Meet the owners who relocated its headquarters to North Charleston and expanded their offerings
Juliska founders Capucine and David Gooding at their new North Charleston headquarters.
Soon after employees of Connecticut-based Juliska—the chic artisan glass and tableware brand on many wedding registries—went remote in March, owner David Gooding started negotiations to relocate the company’s headquarters to Charleston, an option he had considered in 2015 but dismissed because it wasn’t feasible to move the staff. In October, the company packed up 280,000 pieces of Juliska and transported them to the new, modern 40,000-square-foot headquarters, distribution center, and outlet in North Charleston.
It was an easy decision for David and his wife and co-owner, Capucine, whose mother retired to Mount Pleasant several years ago, but the main reason for the move was good business. “Logistically, the Port of Charleston is so great. We have containers that can be here in 20 minutes after arriving,” explains Gooding, who invested $1.9 million in the complex. “We ship to about 700 retailers around the US, with a high concentration in the South and Southeast, so we’re closer to customers.”
The Goodings launched Juliska 20 years ago. “We were at a trade fair walking around, and we stopped in our tracks at this stunning booth that had Bohemian glass in it, which we thought was outrageously gorgeous,” Capucine says. They imported 40 pieces of the mouth-blown glass and branded it Juliska, designed new glassware for modern-day living, and in 2004 introduced stoneware to complement the line. The collection has grown to boast 800 products ranging from artful plates and serving ware to barware and flatware, as well as table linens and textiles.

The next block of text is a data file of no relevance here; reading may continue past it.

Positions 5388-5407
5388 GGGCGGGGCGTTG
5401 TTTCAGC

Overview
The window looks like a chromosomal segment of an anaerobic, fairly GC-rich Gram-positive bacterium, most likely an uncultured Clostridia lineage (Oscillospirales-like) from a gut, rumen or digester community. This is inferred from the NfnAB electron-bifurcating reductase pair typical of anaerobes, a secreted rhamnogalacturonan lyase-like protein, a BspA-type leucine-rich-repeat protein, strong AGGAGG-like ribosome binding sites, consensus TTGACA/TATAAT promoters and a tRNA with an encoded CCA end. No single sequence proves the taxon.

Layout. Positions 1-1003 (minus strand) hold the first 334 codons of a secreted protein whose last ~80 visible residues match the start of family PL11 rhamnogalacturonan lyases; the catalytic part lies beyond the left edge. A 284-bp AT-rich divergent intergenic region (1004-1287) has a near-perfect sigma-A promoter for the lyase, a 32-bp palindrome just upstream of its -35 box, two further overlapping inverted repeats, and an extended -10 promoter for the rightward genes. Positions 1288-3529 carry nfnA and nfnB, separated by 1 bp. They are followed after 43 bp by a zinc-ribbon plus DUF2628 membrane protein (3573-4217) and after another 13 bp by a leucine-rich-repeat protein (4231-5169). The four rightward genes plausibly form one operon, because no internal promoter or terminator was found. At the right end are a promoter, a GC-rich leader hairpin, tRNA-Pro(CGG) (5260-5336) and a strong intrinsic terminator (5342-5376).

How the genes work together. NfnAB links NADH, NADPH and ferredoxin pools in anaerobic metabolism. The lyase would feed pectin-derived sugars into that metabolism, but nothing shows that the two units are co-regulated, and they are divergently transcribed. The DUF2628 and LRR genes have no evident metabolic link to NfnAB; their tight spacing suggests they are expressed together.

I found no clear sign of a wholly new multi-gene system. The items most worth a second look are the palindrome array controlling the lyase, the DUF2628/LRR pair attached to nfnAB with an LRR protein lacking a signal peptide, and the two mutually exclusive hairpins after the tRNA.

”Iberian Journey“ plates, napkins, and pillows featured in Juliska’s spring catalog, shot in a downtown home.
Last year, despite the pandemic, they had their strongest year in sales, which they attribute in part to the new lines of products introduced—including pillows, bathroom and kitchen accessories, and planters—and to people wanting to elevate their living spaces. “We took a look at what people wanted, and we balanced that with things we’re inspired by,” says Capucine. “The opportunity to expand our aesthetic into different areas of the home is really exciting.”
Capucine recently launched a jewelry line under her maiden name, Capucine DeWulf, allowing her to tap into her love of fashion as well as honor her three teenage daughters. The collection was created to be a celebration of authentic beauty and womanhood of all stages, including the gold “Monique” cuff named after her grandmother. “It’s cool jewelry at affordable prices that has meaning in every single piece,” Capucine says of the line that ranges from $95 to $695 and is available at Croghan’s Jewel Box and Gwynn’s of Mount Pleasant.
The Goodings have quickly embraced their new home and what it has to offer, hiring 45 people, commissioning Landrum Tables to build custom tables for their office, and inviting local photographer Andrew Cebulka to shoot parts of their 2021 spring and summer catalog at a Legare Street home. “We’ve really enjoyed using Charleston as a canvas,” says Capucine.